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Coffee anyone?

Well it is Tuesday after the Five Minute Friday prompt, which was Coffee. I try to write at least once a week and the Five Minute Friday community is a way to keep me on task with that habit. However, life happens and I sometimes miss the deadline. Therefore you are getting the FMF post on Tuesday!

So I had mentioned on instagram that I opened my coffee station in my therapy office after two years! People often come to the therapy office a little nervous the first time and I want them to feel welcome, fix themselves a cup of coffee and enter into conversation. I want the environement to feel safe, hospitable and not sterile and clinical. If anything I want people to feel warmth and acceptance when they walk in my office.

Maybe this would be a good time to explain who I am.

I'm a therapist.

Therapists in Michigan have many different licenses, depending on their school and it's focus. I am a limited license psychologist, this means I have a Masters degree and not a Doctorate degree in clinical psychology, and it means that I obtain supervision from a fully licensed psychologist.

I am also a Christian.

My faith informs my practice. But many people who come to me are of different faith background or have no faith at all or desire for it. And everyone whom I am able to work with, I hope feels equally cared for. I don't explicitly discuss faith unless someone wants to. I see my task as helping people remove roadblocks to whatever is standing in their way of growth, and sometimes those are even obstacles to faith, whether that is recognized or not. So I see my role as partnering with a person to clear the way for any growth that needs to happen in their life.

I conceptualize the process of therapy as three interwoven stages of Knowing, Healing, and Growing. As people know more about themselves, and the events that have influenced who they are, they can start to heal from past pain, and wounds, and they can grow into their most authentice selves.

Being a Christian and a therapist at times puts me in an awkward position with both camps.

My fellow Christians often don't trust therapists because secular therapy often leaves out God explicitly and believes humans are fully capable of healing themselves. And sometimes "the self" is promoted at the expense of others.

While my fellow therapists and counselors often struggles with Christians for often judging people who are hurting and seeing answers to pain as trite and simplistic. These are broad viewpoints and not everyone in each camp sees things the same way.( Just as not all therapists and not all Christians can be identified through such narrow lenses)

People often specifically seek out Christian therapists

In my work, I have found that often people want a Christian therapist. They want someone who understands human nature, how the brain works, how trauma occurs and how that changes a person. They want someone who understands relationship dynamics, and works to heal relationships rather than give up on them. But they want someone who shares similar values and beliefs, who worships and honors God. They want someone who doesn't prescribe treatment contrary to their beliefs. So my goal is to have a firm understaning of human behavior and as firm of an understanding of God as I can in order to understand how He works to heal others, and to honor him in the work that I do.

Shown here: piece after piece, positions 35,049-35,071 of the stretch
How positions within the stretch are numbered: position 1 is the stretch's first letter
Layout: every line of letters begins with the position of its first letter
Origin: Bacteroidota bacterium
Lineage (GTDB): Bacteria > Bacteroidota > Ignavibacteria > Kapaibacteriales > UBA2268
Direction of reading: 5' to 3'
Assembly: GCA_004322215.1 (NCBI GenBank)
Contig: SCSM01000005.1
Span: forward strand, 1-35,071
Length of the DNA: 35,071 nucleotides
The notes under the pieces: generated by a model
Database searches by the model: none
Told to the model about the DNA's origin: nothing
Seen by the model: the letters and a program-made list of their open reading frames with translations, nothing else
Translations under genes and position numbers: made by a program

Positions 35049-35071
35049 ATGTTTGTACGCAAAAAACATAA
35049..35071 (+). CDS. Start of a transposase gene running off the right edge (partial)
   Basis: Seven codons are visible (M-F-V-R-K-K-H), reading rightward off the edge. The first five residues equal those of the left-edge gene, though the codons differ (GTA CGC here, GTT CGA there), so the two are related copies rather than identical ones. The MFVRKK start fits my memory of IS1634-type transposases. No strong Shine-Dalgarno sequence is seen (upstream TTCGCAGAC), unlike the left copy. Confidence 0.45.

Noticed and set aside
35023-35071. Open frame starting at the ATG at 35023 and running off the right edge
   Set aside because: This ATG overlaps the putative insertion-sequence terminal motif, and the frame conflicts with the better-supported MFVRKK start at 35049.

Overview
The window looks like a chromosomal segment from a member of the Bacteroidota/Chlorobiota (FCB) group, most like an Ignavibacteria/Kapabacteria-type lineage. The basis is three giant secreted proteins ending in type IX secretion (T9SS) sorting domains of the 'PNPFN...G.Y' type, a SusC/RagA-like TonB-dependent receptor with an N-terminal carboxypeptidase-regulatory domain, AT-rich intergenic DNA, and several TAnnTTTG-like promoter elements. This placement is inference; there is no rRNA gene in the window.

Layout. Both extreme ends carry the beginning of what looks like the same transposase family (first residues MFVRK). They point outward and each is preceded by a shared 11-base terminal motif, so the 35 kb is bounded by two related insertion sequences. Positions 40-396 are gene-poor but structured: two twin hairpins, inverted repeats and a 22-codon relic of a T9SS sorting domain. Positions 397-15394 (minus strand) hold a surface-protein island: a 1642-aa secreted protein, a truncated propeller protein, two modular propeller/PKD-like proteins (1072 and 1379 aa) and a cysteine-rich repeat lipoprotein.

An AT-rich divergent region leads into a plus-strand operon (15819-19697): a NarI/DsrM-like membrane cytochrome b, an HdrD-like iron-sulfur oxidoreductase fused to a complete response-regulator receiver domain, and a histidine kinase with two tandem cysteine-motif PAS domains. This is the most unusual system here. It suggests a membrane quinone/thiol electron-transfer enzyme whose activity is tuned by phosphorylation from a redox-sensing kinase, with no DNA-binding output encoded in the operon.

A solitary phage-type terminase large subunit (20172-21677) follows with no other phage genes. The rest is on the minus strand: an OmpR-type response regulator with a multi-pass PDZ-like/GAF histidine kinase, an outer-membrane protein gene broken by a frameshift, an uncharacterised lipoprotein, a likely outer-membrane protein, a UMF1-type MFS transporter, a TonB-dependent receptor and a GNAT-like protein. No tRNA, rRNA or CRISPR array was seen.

When I was a graduate student at Wheaton College, we had a Virtues course. In this course we analyzed psychological theories in order to tease out the Christian virtues of each. We did this so that in practice, we could help people in a way that would be God honoring, and in line with evidence based solutions. God made the brain, he made us relational beings in need of others. Clearly, by living in a fallen world and being broken creatures ourselves, things don't work the way they may have been intended. We all have wounds. We need healing. We need understanding of our condition. We were made to grow and to flourish. So I enter into this work with profound humility. I am in process of knowing, healing and growing myself. (As each one of us hopefully are). And because I am in process, I strive to stay humble and curious and teachable myself.

Anyway, I wish I could have you all in my office for coffee and conversation. But since that is impossible I have decided to do a series to explore what Christian counseling may look like. (I can't speak for anybody but myself) How I look at life through a lens of both theology (study of the nature of God)

and psychology(the study of the mind and behavior) and how I conceptualize growth and change. It's a tall order, there is no one who knows the depths of the mystery of God, and being human is a mysterious complex thing as well. But both are worthy of lifelong exploration. So stay tuned You'll recognize these posts as I'll put them under the label Coffee chats with Wendy. And check out my good friends and their posts on FMF site. Join if you are a writer who would like to stay on track for writing consistently and be part of a community of like-minded folk.

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3 comentarios

Cindy Davis
Cindy Davis
05 abr 2022

I love that you are a therapist and you are right, people often do seek out Christian therapists. We sought out one for my son. I remember when we first went into the office, while you were waiting, there was a coffee station. Of course, then the pandemic hit and we were meeting online. Thanks for sharing your thoughts.

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Cindy Davis
Cindy Davis
05 abr 2022
Contestando a

I have no doubt. I imagine to some it's also a sign of finally going back to *normal.*

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